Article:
Lured (Douglas Sirk, 1947)
This is post-war, pre-Magnificent Obsession (1954) Douglas Sirk film. Fritz Lang, Robert Siodmak, and Edgar Ulmer have already made dents on the noir genre. While still irresistably beautiful, the way Lured opens with a pretty face aboard a bus to meet her deadly lover (always covered by the shiny damp cement walls or the shadows or the man selling newspapers tagged with the headlines about a suspect serial killer), there's always a feeling that we've seen this before. Sirk cuts to Scotland Yard where we get a glimpse of the investigatory work of Britain's agents; they pinpoint the unique marks of the typewritten poem, explains the similarities of the killer's poetry with that of a certain Baudelaire.
Club dancer Sandra Carpenter (Lucille Ball) is introduced to us. She's no dumb beauty; when her friend tells her about marrying a stranger she met through the newspaper personals section, she quickly throws questions and queries to quell her curiosity. True enough, her friend becomes the next victim of the mysterious killer. She is tapped by Scotland Yard to undercover for them. She passes off as everything each personal asks her to be, until she finally discovers who the mysterious killer is. Along the way, she flirts with debonair urbanite Robert Fleming (George Sanders), who somehow lures her to his beguiling charms, or killer's instincts; a prospect Sirk plays with and keeps hidden until the film's conclusion.
Sirk keeps the noir elements muted. There's an uncharacteristic romanticism to Sirk's crime-thriller; the way Fleming almost always shows up during perfect opportunities for romantic interludes, the way Carpenter is drifted from a supposed undercover life of crime-busting to a stable romantic opportunity, the way Sirk keeps the plot from floating in standard noir world weariness by portraying Carpenter as always hopeful and always optimistic. Moreover, Sirk makes minimal use of noir visual elements; almost everything happens indoors (very graciously decorated) and when Sirk does make use of noir visual elements, it almost always ends up in uncharacteristic triumph instead of the standard downward spiraling that characterizes noir plotlines. When Carpenter meets up with world-class fashion designer (played with impeccable passion by character actor Boris Karloff) under the dimly lit streets of London, it makes us assume that a plot-connected tragedy will ensue. The opposite happens; Karloff turns out to be a deranged has-been, setting up a fashion show for a crowd of dogs and mannequins; Ball chews up the scene with her sarcastic face before the sequence ends with Ball being rescued by another undercover cop (George Zucco, who from then on, provides unessential humor to the feature).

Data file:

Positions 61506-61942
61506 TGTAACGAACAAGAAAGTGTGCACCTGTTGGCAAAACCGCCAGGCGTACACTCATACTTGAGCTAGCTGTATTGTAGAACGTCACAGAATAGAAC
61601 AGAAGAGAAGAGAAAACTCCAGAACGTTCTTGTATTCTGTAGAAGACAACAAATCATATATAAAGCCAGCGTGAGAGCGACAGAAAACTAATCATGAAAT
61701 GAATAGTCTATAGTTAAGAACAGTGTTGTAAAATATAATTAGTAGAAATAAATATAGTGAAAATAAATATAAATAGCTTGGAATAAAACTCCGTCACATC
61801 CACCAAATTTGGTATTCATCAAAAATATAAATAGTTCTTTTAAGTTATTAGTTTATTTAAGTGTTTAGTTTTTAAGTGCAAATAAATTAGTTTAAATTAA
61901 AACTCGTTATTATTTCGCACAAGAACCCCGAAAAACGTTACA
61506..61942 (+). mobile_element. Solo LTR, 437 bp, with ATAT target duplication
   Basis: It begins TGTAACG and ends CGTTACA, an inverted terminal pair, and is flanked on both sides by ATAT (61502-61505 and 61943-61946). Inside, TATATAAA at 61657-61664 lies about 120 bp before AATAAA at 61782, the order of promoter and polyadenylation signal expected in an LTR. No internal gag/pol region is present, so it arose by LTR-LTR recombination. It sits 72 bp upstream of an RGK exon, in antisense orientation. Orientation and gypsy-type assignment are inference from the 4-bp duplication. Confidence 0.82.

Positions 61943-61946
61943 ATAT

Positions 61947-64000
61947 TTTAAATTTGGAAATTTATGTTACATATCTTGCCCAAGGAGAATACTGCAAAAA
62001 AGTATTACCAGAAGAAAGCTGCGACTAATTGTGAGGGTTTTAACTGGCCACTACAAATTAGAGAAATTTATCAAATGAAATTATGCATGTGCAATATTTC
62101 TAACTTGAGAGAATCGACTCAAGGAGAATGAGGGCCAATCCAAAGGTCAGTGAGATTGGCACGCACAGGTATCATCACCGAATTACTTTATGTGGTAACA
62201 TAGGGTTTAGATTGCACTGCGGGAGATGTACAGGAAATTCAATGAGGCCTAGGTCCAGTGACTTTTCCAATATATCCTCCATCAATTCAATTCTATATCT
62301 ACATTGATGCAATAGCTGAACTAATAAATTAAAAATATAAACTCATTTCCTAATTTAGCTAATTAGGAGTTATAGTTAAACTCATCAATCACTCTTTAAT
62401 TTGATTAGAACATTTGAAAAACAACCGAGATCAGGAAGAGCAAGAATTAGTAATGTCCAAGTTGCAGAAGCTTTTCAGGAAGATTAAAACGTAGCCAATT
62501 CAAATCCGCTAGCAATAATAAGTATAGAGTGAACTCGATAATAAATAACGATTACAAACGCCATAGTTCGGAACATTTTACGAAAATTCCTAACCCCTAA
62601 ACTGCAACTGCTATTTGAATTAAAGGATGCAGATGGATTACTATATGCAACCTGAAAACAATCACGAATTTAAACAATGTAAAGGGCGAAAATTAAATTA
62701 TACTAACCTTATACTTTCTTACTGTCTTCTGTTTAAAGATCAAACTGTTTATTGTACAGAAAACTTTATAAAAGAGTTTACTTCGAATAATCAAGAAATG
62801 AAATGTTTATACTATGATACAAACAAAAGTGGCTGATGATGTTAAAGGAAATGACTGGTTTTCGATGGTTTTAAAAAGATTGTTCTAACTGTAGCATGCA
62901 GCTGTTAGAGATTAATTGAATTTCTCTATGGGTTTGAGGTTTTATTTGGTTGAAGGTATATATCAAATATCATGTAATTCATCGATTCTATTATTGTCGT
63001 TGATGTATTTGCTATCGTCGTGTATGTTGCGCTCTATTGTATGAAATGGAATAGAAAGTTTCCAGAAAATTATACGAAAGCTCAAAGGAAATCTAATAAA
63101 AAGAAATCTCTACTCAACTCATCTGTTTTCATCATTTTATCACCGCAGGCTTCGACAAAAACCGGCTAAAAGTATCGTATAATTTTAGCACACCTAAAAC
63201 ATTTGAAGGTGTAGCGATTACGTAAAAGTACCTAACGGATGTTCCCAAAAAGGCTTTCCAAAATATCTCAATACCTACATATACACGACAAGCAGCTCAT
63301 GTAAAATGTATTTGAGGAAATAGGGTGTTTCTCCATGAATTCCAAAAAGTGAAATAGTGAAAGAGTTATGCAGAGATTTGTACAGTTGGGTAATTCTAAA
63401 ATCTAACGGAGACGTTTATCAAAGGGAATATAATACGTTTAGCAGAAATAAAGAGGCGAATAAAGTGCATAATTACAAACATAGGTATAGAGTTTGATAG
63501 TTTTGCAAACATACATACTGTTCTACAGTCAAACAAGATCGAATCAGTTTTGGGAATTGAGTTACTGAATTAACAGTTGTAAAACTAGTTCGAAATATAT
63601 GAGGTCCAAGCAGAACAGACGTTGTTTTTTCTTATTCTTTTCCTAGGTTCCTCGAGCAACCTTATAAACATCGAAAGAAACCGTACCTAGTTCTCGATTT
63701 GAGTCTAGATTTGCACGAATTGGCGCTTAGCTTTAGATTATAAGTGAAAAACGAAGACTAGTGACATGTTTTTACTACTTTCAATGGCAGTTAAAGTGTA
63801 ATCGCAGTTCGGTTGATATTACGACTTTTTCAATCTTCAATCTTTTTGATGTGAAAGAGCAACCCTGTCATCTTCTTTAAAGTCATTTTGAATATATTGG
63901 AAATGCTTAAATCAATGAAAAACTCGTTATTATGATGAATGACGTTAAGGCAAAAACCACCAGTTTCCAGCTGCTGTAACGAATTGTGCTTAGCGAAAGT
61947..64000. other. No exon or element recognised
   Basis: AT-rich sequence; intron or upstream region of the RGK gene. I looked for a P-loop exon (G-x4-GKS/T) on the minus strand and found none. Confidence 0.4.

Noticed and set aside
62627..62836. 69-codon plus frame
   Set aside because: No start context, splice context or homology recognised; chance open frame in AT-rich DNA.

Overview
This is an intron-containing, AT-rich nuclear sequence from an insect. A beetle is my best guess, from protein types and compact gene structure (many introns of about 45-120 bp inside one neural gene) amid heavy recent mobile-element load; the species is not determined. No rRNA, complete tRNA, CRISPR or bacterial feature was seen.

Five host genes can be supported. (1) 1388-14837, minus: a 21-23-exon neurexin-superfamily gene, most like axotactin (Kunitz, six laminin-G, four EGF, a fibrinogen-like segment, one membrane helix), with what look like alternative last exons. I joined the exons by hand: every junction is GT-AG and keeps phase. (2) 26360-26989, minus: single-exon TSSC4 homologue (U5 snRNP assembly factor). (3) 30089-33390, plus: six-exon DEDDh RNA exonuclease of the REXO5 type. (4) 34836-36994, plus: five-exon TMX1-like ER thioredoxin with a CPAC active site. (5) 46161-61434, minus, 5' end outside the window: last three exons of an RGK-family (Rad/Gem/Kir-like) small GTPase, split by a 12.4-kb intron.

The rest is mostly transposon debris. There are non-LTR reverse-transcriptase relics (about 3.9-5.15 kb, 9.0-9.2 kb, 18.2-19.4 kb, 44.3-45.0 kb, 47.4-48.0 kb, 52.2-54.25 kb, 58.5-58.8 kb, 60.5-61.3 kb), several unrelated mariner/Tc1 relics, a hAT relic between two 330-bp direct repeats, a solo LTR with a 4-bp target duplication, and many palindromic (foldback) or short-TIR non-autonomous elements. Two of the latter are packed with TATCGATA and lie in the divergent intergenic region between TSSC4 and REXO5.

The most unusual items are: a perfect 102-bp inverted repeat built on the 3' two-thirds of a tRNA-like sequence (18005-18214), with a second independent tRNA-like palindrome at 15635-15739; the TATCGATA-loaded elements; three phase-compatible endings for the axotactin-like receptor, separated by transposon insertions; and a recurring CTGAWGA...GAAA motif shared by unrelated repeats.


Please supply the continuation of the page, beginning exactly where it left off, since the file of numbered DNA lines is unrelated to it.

Lured is quite overlong. It's uncertainty on what it is actually makes its uncomfortable length apparent. The middle part strays the film in so many directions, almost to explicit tedium. It seems that Sirk is quietly enjoying the cat-and-mouse game that got us hooked, and is unable to confidently give off a satisfactory conclusion to the exercise. But he does (after several minutes of dull exposition); when the culprit is finally revealed, Sirk gives us another taste of his pressure pot cinematics: he puts Carpenter and the evil culprit inside the living room; Sirk's eye for extravagantly capturing lush interiors serves him well by turning the climactic scene into something out of a sick melodrama (an unready exclamation for hidden lustful longing, a surprised and slightly affronted object of affection; a passionate expression of that longing that tumults (although not exactly to serve the culprit's intentions) into one happy ending).